Go to: Main Content Go to: Navigation

London Transport Museum

using the site


« Previous | Record 1 of 1 | Next»

The next move and take a season Ticket, by Hendy, 1927

Show related records and themes

Related records:

Related themes:

Beyond the city

Expand Theme infomation Expand Theme information

Leisure travel into the area now known as Greater London (and beyond) was promoted to increase revenue during off-peak periods. For similar commercial reasons, commuters were encouraged to live further out from the city in the new suburbs. Posters advertising days out by tube, bus or tram, were prominently displayed at station entrances and on the vehicles themselves. They include some of the most attractive and evocative posters produced by the Underground/London Transport.
Show all records with Beyond the city theme


Expand Sub-theme infomation Expand Theme information

Interwar London witnessed an unprecedented housing boom, fuelled in part by the expansion of the tube system. Following the earlier success of the Golders Green extension, new suburbs were vigorously promoted by the Underground. An even more ambitious policy of suburban development, known as Metro-land, was pursued by the Metropolitan Railway in north west London. Both companies used posters to sell the ideal of a better life in semi-rural surroundings, connected to the city by fast and reliable electric trains.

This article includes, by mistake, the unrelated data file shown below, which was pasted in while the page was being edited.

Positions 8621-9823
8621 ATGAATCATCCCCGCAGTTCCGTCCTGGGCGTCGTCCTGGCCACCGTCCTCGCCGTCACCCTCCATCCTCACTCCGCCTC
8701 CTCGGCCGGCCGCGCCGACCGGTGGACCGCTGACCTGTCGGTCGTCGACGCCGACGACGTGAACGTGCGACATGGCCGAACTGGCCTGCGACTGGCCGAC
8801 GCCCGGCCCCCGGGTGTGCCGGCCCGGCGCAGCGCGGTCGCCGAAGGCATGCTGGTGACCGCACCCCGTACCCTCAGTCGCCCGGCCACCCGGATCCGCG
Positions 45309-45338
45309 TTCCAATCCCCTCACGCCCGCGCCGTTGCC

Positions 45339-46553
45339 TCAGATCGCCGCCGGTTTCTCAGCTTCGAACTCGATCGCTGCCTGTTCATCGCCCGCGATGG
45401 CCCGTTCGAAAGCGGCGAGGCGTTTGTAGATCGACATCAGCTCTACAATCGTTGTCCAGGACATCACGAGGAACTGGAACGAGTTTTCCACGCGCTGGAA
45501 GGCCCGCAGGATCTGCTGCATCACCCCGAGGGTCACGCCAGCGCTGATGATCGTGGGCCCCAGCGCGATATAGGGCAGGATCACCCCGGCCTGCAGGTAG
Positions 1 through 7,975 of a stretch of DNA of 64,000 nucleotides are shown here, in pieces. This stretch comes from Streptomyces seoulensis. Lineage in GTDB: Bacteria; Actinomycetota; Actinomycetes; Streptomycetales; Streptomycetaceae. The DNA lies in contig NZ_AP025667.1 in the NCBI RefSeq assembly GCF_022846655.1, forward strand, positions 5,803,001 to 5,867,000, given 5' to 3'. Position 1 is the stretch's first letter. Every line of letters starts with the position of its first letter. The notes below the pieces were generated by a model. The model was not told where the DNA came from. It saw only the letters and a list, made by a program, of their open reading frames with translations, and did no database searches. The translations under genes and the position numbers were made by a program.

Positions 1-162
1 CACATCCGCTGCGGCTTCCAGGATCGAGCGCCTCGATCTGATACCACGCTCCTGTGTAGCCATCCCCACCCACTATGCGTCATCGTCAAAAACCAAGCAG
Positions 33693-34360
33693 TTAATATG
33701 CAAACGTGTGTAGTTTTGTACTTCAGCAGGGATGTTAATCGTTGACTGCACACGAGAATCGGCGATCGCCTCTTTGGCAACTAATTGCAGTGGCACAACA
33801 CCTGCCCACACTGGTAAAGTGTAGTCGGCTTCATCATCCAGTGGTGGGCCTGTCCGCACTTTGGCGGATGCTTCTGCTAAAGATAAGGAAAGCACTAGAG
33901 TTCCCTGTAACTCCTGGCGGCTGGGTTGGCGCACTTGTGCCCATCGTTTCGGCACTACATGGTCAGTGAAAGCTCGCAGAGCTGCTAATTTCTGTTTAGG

Show all records with Suburbs theme

London's transport system

Expand Theme infomation Expand Theme information

By 1914 the Underground Group ran most of the Tube lines, three tram systems and the main London bus company, the LGOC. The posters publicise all these transport modes. Outside the Underground Group were the Metropolitan Railway and London County Council (LCC) Tramways, which ran separate poster campaigns. All these companies were merged into London Transport (LT) in 1933. The four main line railway companies also used posters to promote their London suburban services. Transport for London (TfL) replaced LT in 2000 with wider responsibility including taxis, streets, river services and some overground rail.
Show all records with London's transport system theme

Tickets & fares

Expand Sub-theme infomation Expand Theme information

Relatively few London Transport posters are just about promoting more ticket sales on the system. Like any urban transport system, London's is often overloaded at peak times. Posters have always targeted travel outside the peaks with special offers on leisure journeys because the objective is to increase revenue but spread the load. The ideal is more passengers but at different times.
Show all records with Tickets & fares theme


You are here: